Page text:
Pension agency briefs House panel on finances, retirement challenges

In wide-ranging testimony, Josh Gotbaum, director of the Pension Benefit Guaranty Corporation, told a House subcommittee Thursday that the combination of living longer, the economy, and changes in pension plans was threatening many people's retirement security. He also detailed the agency's financial challenges, and outlined an administration proposal to redress them by reforming how PBGC sets premiums.

"Thanks to better health, better technology, and better lifestyles, today we're living longer, healthier lives," Gotbaum said during a hearing before the Health, Employment, Labor and Pensions Subcommittee of the House Committee on Education and the Workforce. "That's great news, but it also means that retirement costs more."

"Today, most people don't think they have enough money to retire - and they're right," Gotbaum said. "The Administration is committed to do what we can do to strengthen retirement security, which is an important priority not only for workers and retirees but also for our economy and our nation."

Gotbaum noted that there were many government efforts to enhance retirement security, including: efforts to preserve existing plans by reducing regulatory burden; helping establish additional options, such as hybrid DB/DC approaches; and continuing to help people understand their plans and choices.

Turning to PBGC's finances, Gotbaum acknowledged the $26 billion gap between what the PBGC owes and its assets. Premiums are too low for the insurance PBGC provides, he said. The agency is funded entirely through insurance premiums paid by plan sponsors, assets from failed plans, investment earnings on assets, and recoveries in bankruptcy.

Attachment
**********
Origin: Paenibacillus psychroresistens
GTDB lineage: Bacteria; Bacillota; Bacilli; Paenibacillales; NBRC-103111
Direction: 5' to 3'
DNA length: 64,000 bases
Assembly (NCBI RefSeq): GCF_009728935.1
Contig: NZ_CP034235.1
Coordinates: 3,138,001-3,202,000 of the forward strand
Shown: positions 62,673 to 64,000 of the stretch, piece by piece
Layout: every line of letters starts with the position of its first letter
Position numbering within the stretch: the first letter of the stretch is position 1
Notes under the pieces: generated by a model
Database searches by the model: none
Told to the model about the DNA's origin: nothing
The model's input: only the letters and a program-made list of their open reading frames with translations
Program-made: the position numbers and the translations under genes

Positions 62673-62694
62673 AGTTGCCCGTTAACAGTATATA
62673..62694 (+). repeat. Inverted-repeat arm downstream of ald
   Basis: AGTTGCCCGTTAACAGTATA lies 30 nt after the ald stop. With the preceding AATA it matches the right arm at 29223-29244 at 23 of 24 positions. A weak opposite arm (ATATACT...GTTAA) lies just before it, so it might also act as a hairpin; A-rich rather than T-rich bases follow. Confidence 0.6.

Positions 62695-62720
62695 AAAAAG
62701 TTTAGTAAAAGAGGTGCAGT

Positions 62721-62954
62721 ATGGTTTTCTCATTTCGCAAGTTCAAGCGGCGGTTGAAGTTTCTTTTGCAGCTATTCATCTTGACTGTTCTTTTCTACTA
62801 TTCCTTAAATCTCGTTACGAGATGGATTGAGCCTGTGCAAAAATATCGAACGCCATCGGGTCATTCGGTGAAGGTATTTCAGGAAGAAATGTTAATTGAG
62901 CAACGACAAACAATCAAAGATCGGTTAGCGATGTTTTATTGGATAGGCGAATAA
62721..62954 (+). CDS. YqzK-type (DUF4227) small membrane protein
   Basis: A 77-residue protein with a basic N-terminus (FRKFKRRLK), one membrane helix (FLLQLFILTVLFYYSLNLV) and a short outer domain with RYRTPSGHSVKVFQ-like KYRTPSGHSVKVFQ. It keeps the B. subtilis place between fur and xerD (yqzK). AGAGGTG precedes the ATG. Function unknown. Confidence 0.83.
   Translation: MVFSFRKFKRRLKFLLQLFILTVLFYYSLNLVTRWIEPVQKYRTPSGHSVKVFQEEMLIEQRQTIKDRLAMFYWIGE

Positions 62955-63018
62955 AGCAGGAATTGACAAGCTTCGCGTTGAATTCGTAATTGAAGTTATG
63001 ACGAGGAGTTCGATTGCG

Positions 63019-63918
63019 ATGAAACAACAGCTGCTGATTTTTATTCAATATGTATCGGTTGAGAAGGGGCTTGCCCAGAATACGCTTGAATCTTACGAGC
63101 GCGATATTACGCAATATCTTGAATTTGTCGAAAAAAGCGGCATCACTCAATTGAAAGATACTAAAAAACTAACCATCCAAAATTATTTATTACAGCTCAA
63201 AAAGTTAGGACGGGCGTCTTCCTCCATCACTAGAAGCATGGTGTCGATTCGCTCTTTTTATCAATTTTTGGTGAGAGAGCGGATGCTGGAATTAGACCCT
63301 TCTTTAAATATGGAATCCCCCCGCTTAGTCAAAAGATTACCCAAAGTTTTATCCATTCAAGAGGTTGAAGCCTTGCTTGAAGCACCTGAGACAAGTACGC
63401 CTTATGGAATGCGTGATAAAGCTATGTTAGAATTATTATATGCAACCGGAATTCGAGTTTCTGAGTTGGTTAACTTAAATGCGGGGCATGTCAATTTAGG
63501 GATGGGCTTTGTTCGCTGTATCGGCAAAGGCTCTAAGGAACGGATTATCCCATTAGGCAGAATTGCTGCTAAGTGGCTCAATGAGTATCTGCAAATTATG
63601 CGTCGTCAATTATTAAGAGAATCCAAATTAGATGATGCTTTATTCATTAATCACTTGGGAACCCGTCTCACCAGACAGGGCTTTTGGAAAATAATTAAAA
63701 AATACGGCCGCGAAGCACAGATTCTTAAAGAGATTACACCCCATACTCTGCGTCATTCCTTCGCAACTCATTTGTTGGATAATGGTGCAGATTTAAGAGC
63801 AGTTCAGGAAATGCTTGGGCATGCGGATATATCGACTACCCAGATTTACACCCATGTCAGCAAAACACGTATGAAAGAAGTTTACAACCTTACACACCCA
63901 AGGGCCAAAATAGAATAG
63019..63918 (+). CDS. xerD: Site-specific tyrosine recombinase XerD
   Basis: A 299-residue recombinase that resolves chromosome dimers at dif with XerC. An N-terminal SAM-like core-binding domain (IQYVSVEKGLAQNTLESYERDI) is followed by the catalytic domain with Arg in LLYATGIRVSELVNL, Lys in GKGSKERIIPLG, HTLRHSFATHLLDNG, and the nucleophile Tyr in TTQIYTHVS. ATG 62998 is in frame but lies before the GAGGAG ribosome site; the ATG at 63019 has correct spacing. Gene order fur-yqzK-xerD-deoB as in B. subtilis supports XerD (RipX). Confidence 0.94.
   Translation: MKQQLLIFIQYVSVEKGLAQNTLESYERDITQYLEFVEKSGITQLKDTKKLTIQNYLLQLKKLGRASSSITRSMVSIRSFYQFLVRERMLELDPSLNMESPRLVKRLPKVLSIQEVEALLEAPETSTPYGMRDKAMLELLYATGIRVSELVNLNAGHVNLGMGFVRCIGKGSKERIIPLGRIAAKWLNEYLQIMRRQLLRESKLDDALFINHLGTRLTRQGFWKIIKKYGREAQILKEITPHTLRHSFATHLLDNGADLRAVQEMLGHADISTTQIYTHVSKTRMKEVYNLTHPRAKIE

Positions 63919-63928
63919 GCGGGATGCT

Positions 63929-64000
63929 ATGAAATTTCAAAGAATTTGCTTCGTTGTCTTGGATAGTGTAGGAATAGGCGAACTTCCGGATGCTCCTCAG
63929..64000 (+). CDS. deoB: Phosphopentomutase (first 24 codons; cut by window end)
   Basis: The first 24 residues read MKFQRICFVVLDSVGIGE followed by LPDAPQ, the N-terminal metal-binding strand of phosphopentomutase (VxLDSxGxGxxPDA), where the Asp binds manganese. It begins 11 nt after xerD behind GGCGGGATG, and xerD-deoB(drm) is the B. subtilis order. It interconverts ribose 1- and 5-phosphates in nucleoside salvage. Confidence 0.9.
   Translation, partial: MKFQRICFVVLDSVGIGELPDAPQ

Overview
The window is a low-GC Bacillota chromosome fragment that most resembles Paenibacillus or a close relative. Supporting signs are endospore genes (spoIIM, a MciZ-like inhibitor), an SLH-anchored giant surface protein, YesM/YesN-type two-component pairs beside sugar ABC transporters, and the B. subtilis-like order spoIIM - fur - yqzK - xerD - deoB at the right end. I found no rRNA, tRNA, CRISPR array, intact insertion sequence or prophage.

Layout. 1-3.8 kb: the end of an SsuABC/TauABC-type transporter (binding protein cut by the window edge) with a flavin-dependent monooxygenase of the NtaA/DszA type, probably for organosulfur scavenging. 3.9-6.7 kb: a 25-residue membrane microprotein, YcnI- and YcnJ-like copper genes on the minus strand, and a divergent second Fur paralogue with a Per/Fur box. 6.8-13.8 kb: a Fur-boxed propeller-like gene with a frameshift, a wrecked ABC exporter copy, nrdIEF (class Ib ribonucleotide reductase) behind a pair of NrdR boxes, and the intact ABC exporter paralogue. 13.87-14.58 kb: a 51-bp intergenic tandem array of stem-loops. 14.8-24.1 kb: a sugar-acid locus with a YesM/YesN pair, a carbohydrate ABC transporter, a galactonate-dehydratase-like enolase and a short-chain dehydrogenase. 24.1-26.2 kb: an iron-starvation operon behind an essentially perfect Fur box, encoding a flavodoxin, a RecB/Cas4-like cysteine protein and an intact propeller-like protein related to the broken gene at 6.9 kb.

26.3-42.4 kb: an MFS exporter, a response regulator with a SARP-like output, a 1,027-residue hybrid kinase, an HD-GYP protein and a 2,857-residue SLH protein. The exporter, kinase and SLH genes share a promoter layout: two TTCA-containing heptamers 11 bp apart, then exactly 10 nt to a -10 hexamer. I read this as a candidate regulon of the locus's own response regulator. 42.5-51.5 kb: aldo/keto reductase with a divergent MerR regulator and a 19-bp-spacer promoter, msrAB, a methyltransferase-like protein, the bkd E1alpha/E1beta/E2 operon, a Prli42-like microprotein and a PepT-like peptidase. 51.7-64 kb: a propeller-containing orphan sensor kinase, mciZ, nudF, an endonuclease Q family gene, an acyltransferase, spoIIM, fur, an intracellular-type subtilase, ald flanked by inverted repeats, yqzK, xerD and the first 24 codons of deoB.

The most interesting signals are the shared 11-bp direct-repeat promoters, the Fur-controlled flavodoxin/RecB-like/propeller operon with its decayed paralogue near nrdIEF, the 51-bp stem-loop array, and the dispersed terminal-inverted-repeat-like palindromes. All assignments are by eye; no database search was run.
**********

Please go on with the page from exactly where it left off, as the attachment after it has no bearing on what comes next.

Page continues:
Gotbaum urged passage of an administration proposal to allow PBGC's board of directors to set the agency's insurance premiums based on the risk presented by the insured. The proposal allows premiums to be set as they are in other government insurance programs and in private insurance companies.

Congress has made such changes before, both in PBGC's organization and programs, and in other parts of the federal pension law. When the federal pension law was first passed, premiums were only one dollar per employee in a single-employer plan, and 50 cents per employee in a multiemployer plan. In another example, PBGC was originally required to assume responsibility for a plan even if the plan sponsor could afford to keep it. In 1986, Congress added a financial distress test.

To illustrate the disparity in present premiums, Gotbaum cited the case of American Airlines, which has paid a total of $260 million over 37 years. American is presently seeking to terminate its four pension plans, adding some $9 billion to PBGC's deficit - after receiving some one billion dollars in pension funding relief.

"Think how hard it is to convince companies to keep their plans while you're asking them to pay for the losses of others," Gotbaum said.

"Without the tools to set its financial house in order and to encourage responsible companies to keep their plans, PBGC may face, for the first time, the need for taxpayer funds. That's a situation no one wants to face."

Gotbaum concluded with a call for cooperation in future deliberations to address challenges both to PBGC's programs and to retirement security in general. "Pensions are so complicated that legislative consensus takes years to develop."

"Those deliberations must involve all constituencies in a spirit of cooperation. They must be both far-sighted and practical. PBGC has broad expertise both in retirement programs and in business's ability and willingness to provide them, and looks forward to assisting."

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